HENTSCHLÄGER AND LANGHEINRICH
“From a few expressions on the face of the performer Akemi Takeya to a frenzied exploration of the alter ego, any known context of meaning ends in the dissolved movements, is stalled in denaturalized redundancy, in machine pain. The semantic void is too loud to be amenable to meditative reception. The frontal images, the rhythmic structures generate contradictory emotions and great strain.”
Björn Schülke ist von den kinetischen Skulpturen des deutschen Klangkünstlers Peter Vogel und Jean Tinguely beeinflusst und schafft komplexe vom Betrachter aktivierte Maschinen, die Bewegung, Überwachung und Klang kombinieren.
Björn Schülke é influenciado pelas esculturas cinéticas dos artistas sonoros alemães Peter Vogel e Jean Tinguely e cria máquinas complexas ativadas pelo espectador que combinam movimento, vigilância e som.
Björn Schülke is influenced by the kinetic sculptures of the German sound artists Peter Vogel and Jean Tinguely and creates complex machines activated by the viewer that combine movement, surveillance and sound.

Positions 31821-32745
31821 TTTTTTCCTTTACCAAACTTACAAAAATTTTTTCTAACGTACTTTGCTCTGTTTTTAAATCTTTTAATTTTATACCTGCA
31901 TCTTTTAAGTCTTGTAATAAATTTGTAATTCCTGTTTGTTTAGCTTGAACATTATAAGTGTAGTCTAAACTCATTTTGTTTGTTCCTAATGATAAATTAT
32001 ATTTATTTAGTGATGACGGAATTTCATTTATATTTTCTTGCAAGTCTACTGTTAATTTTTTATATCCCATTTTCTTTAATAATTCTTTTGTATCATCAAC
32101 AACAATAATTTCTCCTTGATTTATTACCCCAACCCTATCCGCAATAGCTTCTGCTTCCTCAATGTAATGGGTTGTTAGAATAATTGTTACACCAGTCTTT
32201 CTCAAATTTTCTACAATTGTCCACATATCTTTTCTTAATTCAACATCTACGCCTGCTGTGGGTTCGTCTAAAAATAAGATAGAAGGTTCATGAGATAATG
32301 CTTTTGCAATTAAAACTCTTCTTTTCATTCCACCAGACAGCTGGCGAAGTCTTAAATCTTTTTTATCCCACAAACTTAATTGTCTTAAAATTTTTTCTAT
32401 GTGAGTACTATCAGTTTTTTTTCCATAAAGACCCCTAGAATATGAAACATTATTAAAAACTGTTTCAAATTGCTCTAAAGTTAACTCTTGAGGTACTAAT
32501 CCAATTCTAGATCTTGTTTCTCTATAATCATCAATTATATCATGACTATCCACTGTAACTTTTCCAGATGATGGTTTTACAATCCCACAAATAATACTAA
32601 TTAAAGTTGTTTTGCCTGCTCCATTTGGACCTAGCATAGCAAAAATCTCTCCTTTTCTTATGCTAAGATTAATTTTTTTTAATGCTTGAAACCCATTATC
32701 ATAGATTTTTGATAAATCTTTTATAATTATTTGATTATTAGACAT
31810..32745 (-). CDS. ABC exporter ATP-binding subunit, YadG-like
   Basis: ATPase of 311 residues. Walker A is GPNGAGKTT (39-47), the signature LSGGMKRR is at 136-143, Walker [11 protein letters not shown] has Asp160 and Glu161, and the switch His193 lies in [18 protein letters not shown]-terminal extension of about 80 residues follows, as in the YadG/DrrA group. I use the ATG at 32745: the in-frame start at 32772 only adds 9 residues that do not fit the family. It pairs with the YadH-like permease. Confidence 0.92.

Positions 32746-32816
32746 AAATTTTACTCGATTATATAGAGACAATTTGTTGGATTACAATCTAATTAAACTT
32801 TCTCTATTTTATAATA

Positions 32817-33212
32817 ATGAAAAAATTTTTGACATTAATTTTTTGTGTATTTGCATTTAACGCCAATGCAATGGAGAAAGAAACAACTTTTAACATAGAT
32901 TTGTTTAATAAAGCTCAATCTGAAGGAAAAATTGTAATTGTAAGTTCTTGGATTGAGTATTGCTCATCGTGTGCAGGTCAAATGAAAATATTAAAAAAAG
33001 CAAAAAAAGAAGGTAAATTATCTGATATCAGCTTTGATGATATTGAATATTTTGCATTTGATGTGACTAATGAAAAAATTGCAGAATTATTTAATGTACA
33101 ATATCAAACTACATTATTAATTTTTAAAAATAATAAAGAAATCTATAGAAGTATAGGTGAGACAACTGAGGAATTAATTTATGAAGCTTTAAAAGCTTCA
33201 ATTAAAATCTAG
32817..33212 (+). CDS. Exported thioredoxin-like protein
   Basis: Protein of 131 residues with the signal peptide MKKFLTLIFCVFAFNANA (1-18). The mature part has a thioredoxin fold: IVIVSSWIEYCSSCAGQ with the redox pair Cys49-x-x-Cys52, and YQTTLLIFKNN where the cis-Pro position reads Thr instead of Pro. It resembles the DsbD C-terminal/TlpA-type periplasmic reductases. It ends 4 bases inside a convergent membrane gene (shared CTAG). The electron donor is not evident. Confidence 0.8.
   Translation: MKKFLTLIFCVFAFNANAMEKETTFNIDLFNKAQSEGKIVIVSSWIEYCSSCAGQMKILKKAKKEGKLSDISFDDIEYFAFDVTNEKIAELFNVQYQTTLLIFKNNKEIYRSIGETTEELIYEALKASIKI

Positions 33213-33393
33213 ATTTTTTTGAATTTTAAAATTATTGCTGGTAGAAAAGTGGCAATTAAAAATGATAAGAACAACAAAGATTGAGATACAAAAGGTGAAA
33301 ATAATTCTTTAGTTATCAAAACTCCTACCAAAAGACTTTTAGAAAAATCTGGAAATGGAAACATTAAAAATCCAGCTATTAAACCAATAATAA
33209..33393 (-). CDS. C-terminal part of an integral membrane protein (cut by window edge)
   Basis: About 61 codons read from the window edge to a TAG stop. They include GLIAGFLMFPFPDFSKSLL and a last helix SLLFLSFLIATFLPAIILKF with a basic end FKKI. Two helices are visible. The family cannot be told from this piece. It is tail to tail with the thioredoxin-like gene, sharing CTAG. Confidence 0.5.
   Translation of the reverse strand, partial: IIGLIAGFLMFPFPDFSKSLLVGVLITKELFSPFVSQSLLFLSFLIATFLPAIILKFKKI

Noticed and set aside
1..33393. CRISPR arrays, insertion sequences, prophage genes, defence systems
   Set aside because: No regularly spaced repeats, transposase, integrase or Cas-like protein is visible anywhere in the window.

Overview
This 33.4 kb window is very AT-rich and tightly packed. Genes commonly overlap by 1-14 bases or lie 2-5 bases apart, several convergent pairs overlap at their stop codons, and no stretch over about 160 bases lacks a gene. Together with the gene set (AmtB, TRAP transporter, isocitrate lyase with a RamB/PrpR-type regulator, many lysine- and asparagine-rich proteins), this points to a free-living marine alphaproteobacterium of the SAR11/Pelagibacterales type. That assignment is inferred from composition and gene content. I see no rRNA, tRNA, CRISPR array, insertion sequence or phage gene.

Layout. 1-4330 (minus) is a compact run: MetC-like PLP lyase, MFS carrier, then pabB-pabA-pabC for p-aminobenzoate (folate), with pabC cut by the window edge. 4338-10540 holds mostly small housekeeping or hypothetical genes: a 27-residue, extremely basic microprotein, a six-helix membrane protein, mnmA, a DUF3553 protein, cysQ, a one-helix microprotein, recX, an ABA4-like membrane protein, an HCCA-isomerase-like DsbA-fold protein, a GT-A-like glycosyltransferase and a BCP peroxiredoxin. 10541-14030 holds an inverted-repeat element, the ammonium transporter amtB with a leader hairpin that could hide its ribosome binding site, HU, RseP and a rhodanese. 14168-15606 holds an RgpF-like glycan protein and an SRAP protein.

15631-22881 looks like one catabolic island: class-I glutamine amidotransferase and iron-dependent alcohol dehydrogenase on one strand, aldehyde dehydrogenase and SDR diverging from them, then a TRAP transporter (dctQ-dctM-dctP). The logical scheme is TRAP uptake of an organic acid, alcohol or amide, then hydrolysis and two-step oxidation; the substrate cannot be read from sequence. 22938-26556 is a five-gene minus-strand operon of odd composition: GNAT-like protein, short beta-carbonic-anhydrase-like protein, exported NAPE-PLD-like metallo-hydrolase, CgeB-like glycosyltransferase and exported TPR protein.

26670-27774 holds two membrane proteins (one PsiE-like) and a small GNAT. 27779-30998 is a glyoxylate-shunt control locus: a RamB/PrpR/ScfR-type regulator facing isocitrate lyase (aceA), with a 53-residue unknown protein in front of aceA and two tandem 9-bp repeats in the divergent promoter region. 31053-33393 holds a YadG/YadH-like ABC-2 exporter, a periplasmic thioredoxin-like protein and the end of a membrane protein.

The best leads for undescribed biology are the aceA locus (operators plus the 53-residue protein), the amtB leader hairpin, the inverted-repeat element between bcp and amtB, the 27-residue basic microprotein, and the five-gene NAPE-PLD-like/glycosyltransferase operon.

The movements of one individual effect the balance of the piece so greatly that the other person must move to balance the sculpture. ‘Our bodies are constantly adapting and bending to the configurations of buildings and the designs of transportation. In recent drawings, urban blueprints fuse with human anatomical representation… I emphasize on the ideas of flexibility and lightness. The machines I build serve to express the elegance of a gesture, a finite moment of equilibrium.’ Eve Bailey
Stine Deja and Marie Munk
The title of the exhibition was inspired by Sherry Turkle’s theory of how technology seduces us, making emotions “easy” by offering human relationships without the complexity of being together ‘face to face’. But if machines can become attentive and emotional, what is left to distinguish us as human beings? We are facing a paradigm shift in how we understand ourselves physiologically, as data and algorithms, and are being forced to question the role of our biological body. As the relationship between artificial and human intelligence becomes increasingly intermingled in our everyday lives, Synthetic Seduction provides immersive and timely insight into the limits of human empathy and intimacy. We are glad at SixtyEight Art Institute to host such a space for thought. We hope it will start conversations and maybe even encourage some intimacy among our visiting audiences in the coming weeks.